Men’s perspectives on International Women’s Day

Jane Carter, 08 March 2016
Men’s perspectives on International Women’s Day

The blog posting on this date last year furnished observations from our gender and social equity focal persons in Bolivia, Kosovo, Mozambique, Nepal, and Vietnam on how International Women’s Day is celebrated in their countries. This year, I thought I’d ask some (unfairly selected) male colleagues what they think of 8th March – from a personal perspective, and as far as we are concerned within the organisation. Here a selection of reactions.

Why one day in the year?

A number of my colleagues expressed reservations about having a single day in the year to acknowledge women; their view may be summarised by Ben Blumenthal, Co-Team Leader, Governance and Peace
“The fight for parity between women and men should not be limited to a one day commemoration: it should be our responsibility to work towards gender equality each and every day…”

Perhaps the day can even reinforce gender stereotypes – this, at least, is the view of Norbert Pijls, Project Manager of the decentralisation and municipal support project DEMOS, on how it is celebrated in Kosovo:
“Unfortunately [here] it is not about improving the gender balance. It is about buying flowers for your mother, girlfriend, wife or female colleagues. And with that it contributes to gender typecasting”.

Reasons to celebrate

Most of those asked, however, were of the view that having a special women’s day is at very least a pleasant opportunity to acknowledge the role of women in their personal lives, and professionally. Christian Steiner, Markus Ischer, and Bharat Pokharel – Country Directors in Madagascar, Kyrgyzstan and Nepal respectively – wrote of special celebrations amongst women staff in the office. Balthasar Stammbach, Head of our Acquisitions Team in Switzerland, recalled a women’s day in the early 2000s, when he was based in Haiti. “The minister of Women affairs came from far Port-au-Prince saying it was the first event of this kind in Haiti. Approx. 200 women exchanged experiences, challenges, failures, hopes, dreams and concrete successes… An incredibly good event, it also had a great effect on those in our project areas, including men – noticing this topic being at the top of the agenda…”

There were also more personal observations.

“It is a day of celebration and reflection of change that is happening within me in terms of thinking the way I see the world of gender disparity and injustice and the desired behaviour within myself” Bharat Pokharel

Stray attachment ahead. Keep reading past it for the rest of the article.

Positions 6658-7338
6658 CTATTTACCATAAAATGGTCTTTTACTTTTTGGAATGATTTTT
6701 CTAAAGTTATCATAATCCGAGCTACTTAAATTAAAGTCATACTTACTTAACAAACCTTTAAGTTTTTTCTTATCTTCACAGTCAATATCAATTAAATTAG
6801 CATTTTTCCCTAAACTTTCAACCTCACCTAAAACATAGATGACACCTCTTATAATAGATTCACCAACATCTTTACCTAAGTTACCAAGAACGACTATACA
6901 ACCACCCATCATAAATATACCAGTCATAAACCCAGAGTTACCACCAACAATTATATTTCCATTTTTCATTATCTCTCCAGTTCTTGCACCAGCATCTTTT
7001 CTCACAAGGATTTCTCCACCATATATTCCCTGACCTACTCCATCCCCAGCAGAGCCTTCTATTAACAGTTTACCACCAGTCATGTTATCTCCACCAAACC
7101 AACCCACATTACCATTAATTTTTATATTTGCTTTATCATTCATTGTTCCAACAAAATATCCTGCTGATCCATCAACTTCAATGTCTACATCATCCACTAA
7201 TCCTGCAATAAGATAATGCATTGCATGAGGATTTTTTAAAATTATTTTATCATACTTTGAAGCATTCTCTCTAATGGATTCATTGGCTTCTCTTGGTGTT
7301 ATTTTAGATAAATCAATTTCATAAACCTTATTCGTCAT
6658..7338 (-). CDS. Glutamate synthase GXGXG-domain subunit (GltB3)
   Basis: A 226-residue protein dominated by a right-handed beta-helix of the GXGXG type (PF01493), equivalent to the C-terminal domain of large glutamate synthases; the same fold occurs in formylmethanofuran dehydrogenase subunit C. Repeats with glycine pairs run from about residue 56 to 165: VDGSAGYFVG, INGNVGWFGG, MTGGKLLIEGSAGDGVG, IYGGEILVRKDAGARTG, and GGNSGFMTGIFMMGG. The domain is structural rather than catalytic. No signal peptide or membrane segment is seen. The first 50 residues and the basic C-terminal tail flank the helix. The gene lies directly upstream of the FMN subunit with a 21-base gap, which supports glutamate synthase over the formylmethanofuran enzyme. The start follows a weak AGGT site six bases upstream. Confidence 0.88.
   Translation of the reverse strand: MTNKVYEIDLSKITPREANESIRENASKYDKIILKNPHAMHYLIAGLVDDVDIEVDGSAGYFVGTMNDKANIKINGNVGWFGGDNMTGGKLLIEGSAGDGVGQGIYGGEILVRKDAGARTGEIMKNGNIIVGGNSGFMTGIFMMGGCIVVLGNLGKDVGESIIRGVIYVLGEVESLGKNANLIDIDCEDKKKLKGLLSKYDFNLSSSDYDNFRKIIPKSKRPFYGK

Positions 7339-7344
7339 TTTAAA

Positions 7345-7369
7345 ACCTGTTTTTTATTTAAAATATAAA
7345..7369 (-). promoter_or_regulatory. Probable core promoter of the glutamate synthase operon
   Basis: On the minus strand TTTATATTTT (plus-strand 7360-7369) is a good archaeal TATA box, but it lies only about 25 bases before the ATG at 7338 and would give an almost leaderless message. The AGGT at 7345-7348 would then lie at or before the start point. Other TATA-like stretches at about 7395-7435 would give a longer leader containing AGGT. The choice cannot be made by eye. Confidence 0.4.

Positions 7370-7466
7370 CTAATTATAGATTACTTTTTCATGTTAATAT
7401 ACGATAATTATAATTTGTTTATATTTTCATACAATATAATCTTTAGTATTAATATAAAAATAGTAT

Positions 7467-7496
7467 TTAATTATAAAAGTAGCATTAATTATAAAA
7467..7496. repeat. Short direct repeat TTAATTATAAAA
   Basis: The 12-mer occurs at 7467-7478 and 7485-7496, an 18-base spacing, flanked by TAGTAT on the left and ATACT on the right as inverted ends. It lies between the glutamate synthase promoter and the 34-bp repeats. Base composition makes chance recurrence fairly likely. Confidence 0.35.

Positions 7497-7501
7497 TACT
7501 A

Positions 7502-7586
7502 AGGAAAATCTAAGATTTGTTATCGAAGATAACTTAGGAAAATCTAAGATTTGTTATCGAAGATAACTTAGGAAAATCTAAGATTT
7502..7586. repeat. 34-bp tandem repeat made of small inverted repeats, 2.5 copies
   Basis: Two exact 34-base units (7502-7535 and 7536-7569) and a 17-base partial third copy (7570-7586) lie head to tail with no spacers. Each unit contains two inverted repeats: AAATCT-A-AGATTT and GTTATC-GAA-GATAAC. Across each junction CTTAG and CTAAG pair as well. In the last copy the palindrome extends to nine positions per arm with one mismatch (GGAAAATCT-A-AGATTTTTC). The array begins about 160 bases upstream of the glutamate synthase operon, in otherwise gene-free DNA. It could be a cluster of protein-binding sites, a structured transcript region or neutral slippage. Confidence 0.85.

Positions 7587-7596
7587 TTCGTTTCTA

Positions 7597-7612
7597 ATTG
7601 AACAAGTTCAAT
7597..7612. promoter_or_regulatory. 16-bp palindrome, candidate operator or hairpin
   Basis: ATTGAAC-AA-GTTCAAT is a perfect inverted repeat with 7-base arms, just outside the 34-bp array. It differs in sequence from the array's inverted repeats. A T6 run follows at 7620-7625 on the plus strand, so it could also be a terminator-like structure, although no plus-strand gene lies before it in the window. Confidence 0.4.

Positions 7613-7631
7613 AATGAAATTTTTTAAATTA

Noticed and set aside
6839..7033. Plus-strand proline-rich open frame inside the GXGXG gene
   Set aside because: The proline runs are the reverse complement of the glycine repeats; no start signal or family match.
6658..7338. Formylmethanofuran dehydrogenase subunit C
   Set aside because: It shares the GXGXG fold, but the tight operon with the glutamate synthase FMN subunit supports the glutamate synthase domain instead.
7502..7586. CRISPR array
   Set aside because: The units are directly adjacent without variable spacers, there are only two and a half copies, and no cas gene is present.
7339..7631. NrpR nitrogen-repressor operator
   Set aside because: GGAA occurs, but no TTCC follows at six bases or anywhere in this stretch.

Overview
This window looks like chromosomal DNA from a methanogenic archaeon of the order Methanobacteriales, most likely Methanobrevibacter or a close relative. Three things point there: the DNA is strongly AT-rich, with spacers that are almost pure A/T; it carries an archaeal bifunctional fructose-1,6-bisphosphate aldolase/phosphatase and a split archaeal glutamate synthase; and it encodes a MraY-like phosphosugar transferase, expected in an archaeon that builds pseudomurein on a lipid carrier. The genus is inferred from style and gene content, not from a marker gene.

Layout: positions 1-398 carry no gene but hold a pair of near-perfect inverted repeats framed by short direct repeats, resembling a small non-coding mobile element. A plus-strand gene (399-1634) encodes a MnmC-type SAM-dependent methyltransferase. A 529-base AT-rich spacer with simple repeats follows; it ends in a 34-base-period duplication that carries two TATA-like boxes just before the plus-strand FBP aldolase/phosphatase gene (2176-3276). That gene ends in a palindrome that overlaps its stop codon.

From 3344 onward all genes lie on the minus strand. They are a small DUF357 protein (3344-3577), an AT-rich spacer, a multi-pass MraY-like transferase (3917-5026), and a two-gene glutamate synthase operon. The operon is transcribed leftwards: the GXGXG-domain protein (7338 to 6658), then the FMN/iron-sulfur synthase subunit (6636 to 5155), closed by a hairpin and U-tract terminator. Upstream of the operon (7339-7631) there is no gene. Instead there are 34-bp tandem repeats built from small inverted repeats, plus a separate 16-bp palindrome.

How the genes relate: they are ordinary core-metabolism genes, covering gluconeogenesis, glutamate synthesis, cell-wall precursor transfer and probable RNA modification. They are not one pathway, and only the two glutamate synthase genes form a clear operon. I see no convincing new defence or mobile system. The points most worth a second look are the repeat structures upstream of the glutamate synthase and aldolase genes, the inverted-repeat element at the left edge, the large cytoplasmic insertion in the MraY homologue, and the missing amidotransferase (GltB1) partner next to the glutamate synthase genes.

“I always think of my late mother who took care of most household chores even though she had a part time job. This pattern is rarely seen today where the unpaid care work is typically equally distributed within the Danish household. Nevertheless, there are still advancements to be made….” Jesper Lauridsen, Senior Adviser, Governance (for the sceptical, recent OECD figures indicate Danish men do take on more unpaid work than many others).

A rights perspective

Some focused on the significance of the day within the framework of civil rights movements overall.

“The 8th of March 1965 also marked a turning point in the civil rights movement: a peaceful march in Washington turned into a nasty clash between demonstrators and riot police…just as civil rights are important to us, gender equity is too. It is a day we should celebrate in a meaningful way.” Matthias Herr, Co-Team Leader Eastern Europe.

“In the years after 1968 – in my teens – gender issues were qualified as a sort of side interest. The main theme of protest was the capitalist-working class power dynamics. Looking back, I now think that progress in gender questions is the most important achievement of the 1968 movement.” Hanspeter Bundi, Editor, Communications Team.

Reflections on the position of women in our partner countries

Taking us back to the daily realities of our work, the following are more sober observations: from Honduras, on the risks of being a woman leader, and Bangladesh, on the “invisibility” of women’s work.

Erik Nijland, Senior Adviser in Central America, commented, “This year no doubt the killing of Berth Caceres will overwhelm my thoughts. Although she is not any more among us, her spirit will continue to inspire us and be an example for future generations of leaders who will continue with the struggle for a more just society.” Berth Caceres was murdered in her home on 3 March.

Kaspar Grossenbacher, Country Director in Bangladesh, made the following observations. “From my last Bangla language lesson I learned that the female form of the Bangla word for farmer, kishani, is not in use; only the term krishak (farmer) is used – which refers to men only. More “professionally”,  I recently found out that the entire process of rice production requires 22 activities, from sowing of paddy to bringing it home as food; out of these 22 activities 17 are performed by women. Another lesson from my Bangla class is that there is a term for household work (shangsharer kaj) which encompasses not only reproductive work, but also activities like seed storage, drying of paddy, poultry rearing, etc. Compare this with a new study which explains that in Bangladesh most women remain outside the System of National Accounts (SNA), as they neither bring products to market nor are paid for their labour. What is new in this study is the finding that on an average, a woman member of a (rural) household undertakes 12.1 non-SNA activities on a typical day. The corresponding figure for a man is 2.7!”

Thanks to all my colleagues who provided their thoughts.




Jane Carter

Jane Carter

Other posts by

Leave a Reply

Your email address will not be published. Required fields are marked *

600 Characters